Export to your Reference Manger

Please Copy & Paste



Bookmark and Share

Parallel Report to the UN Committee on the Rights of Persons with Disabilities : in the context of the Initial Report of Germany under Article 35 of the UN Convention on the Rights of Persons with Disabilities

[research report]

fulltextDownloadDownload full text

(334 KByte)

Citation Suggestion

Please use the following Persistent Identifier (PID) to cite this document:http://nbn-resolving.de/urn:nbn:de:0168-ssoar-427409

Further Details
Abstract "Germany has made steady efforts to implement the UN Convention on the Rights of Persons with Disabilities (CRPD) since it came i nto force in 2009. The Federal Government, the Länder , and the municipalities are studying the aims of the CRPD and striving (to varying degrees) to promote equal rights and participation for persons with disabilities within their jurisdictions. Numerous steps have been taken in the name of the Convention to promote the rights of persons with disabilities. It is particularly encouraging that many non - governmental actors, including persons with disabilities, now f eel closely involved with the Convention’s ma ndate and are working actively to implement its stipulations. One point of criticism, however, is that these positive developments in many cases have failed to go hand in hand with a paradigm shift in public policy towards more self - determination and equal participation for persons with disabilities. The real structural changes that would lead to this shift have yet to be made. In the view of the National Monitoring Body (NMB), the State Party (SP) is far from having taken all the p ossible and necessary ste ps for the implementation of the Convention in the period from 2009 to 2015. In many cases, the significance and scope of the Convention have failed to have any legal or practical i mpact. For example, no human rights perspective is discernible in the development of government programmes (see Article 6: Protection against Violence for Women and Girls, and Article 14: Rights of People in Psychiatric Care), in legislative measures, or in administrative and court decisions (Article 9: Extending Accessi bility). Although participation by persons with disabilities and their representative organisations is frequently possible, it does not always take place in suitable and meaningful formats (Article 4: Participation). Finally, some of the Convention’s specifications, such as the principle of inclusion, have a socio - political di mension. A controversial public debate about inclusion is underway in Germany, which is reflected in some parts of this report (Article 24: Requirements of an Inclusive School System; Article 27: Employment in Workshops). Many leading institutions in the State Party (Federal Government and the provinces ( Länder )) are in favour o f preserving special facilities for persons with disabilities in their existing form. In some sectors – such a s education, housing, and the workplace – this entails the preservation of double structures (Article 19: De - institutionalisation) which, however, carry the danger of segregation and discrimination. Overall, it is clear that the specifications of the CRPD have not yet had sufficient impact on the everyday r eality of persons with disabilities in Germany. Emphatic recommendations from the CRPD Committee will be necessary to prompt policymakers to address the existing problems, known points of conflict, and un resolved implementation issues with the necessary determination. A further point of criticism concerns the State Party ’s approach to its reporting obligations in this pr ocedure, which fal ls well short of its pot ential. While the Initial Report (2011) mentions a series of initiatives and programmes for promoting the participation of persons with disabilities as well as listing measures to ensure their equality, no sufficiently self - critical analysis of existing problems and deficits in the implementation of the Convention has been carried out so far. Many articles of the State Party’s report simply outline the legal situation without addressing its implem entatio n in practice, so that the State Party’s portrayal of the situation is ultimately unsatisfactory. The State Party has not succeeded in responding to the CRPD Committee’s List of Issues with sufficient a wareness of the problems and necessary solutions and in adequate detail. Some of its answers fail to address the issues at all. Particularly problematic are the responses concerning the jurisdiction of the Länder , some of which do touch on the various problems, but only in greatly simplified form while others a re passed over in their entirety. No proper overview emerges from these descriptions." (author's abstract)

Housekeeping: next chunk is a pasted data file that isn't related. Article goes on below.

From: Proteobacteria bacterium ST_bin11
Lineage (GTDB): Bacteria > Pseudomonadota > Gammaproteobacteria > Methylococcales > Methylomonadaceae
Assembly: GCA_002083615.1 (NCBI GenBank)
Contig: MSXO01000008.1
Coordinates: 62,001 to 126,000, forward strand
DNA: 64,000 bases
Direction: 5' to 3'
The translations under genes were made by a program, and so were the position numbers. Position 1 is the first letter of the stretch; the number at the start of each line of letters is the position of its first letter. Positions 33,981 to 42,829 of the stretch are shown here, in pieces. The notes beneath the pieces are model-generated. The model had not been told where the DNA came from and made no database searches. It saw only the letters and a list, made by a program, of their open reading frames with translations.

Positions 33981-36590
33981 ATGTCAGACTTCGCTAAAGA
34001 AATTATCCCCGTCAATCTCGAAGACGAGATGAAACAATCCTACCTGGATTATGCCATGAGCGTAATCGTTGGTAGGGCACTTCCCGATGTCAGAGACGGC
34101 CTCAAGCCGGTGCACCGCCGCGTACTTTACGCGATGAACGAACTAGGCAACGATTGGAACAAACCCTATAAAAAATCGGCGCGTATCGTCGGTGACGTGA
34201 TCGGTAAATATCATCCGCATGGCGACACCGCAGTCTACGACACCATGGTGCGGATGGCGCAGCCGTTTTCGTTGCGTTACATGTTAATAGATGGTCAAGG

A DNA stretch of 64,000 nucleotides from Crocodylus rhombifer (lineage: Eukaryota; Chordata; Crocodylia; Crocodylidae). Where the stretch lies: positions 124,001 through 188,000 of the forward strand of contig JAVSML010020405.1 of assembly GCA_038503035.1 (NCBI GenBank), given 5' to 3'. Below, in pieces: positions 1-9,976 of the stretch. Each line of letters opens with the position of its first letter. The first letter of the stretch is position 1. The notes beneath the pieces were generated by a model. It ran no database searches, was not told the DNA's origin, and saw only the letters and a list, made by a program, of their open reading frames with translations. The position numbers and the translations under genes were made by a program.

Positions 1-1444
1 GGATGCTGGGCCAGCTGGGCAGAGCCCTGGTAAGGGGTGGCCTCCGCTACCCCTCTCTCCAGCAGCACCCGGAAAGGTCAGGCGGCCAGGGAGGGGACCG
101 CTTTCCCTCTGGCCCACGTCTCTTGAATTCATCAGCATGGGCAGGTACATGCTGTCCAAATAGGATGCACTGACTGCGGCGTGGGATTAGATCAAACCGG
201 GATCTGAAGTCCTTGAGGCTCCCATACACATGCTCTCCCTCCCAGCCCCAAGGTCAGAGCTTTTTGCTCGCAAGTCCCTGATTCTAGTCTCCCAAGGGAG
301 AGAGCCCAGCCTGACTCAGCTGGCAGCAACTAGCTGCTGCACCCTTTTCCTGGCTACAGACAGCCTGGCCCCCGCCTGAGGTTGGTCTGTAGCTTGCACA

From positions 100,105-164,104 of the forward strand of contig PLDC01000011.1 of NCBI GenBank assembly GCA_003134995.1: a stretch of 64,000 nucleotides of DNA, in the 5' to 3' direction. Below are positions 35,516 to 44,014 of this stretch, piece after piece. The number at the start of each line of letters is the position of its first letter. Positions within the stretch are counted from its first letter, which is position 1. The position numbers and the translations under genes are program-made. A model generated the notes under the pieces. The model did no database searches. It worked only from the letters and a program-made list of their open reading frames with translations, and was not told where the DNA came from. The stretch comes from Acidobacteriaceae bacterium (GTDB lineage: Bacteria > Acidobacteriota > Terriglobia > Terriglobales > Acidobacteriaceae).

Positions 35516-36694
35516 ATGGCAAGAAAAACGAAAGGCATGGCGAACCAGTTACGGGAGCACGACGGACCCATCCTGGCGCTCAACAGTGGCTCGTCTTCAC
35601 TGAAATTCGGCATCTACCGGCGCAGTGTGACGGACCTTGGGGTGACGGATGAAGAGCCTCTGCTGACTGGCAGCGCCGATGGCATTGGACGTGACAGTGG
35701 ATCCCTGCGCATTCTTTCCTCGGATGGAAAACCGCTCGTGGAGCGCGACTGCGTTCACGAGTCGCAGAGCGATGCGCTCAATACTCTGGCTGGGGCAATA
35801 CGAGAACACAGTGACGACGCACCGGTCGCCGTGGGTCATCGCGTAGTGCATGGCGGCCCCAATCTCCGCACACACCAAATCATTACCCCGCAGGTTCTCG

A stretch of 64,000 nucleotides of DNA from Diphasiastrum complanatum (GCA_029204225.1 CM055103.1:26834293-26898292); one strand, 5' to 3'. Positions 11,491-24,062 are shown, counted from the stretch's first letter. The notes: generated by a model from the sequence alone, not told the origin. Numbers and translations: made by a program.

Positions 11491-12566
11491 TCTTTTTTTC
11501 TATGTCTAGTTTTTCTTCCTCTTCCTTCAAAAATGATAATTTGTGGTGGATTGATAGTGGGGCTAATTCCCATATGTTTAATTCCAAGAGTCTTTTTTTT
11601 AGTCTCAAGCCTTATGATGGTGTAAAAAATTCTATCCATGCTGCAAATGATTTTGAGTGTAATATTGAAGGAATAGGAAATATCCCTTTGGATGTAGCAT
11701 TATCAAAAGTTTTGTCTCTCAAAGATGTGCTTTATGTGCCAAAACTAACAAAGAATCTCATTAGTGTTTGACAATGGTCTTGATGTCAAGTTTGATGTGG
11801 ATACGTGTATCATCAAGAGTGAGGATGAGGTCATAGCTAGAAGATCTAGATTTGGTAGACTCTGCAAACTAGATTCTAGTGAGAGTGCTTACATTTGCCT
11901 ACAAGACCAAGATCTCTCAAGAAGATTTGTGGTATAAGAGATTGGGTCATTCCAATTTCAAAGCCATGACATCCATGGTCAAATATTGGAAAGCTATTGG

Keywords handicapped; disability; UNO; international agreement; Federal Republic of Germany
Classification Law
Free Keywords UN-Behindertenrechtskonvention; Staatenberichtsprüfung; Parallelbericht; Monitoring-Stelle zur UN-Behindertenrechtskonvention
Document language English
Publication Year 2015
Publisher Deutsches Institut für Menschenrechte
City Berlin
Page/Pages 39 p.
Status Published Version; reviewed
Licence Deposit Licence - No Redistribution, No Modifications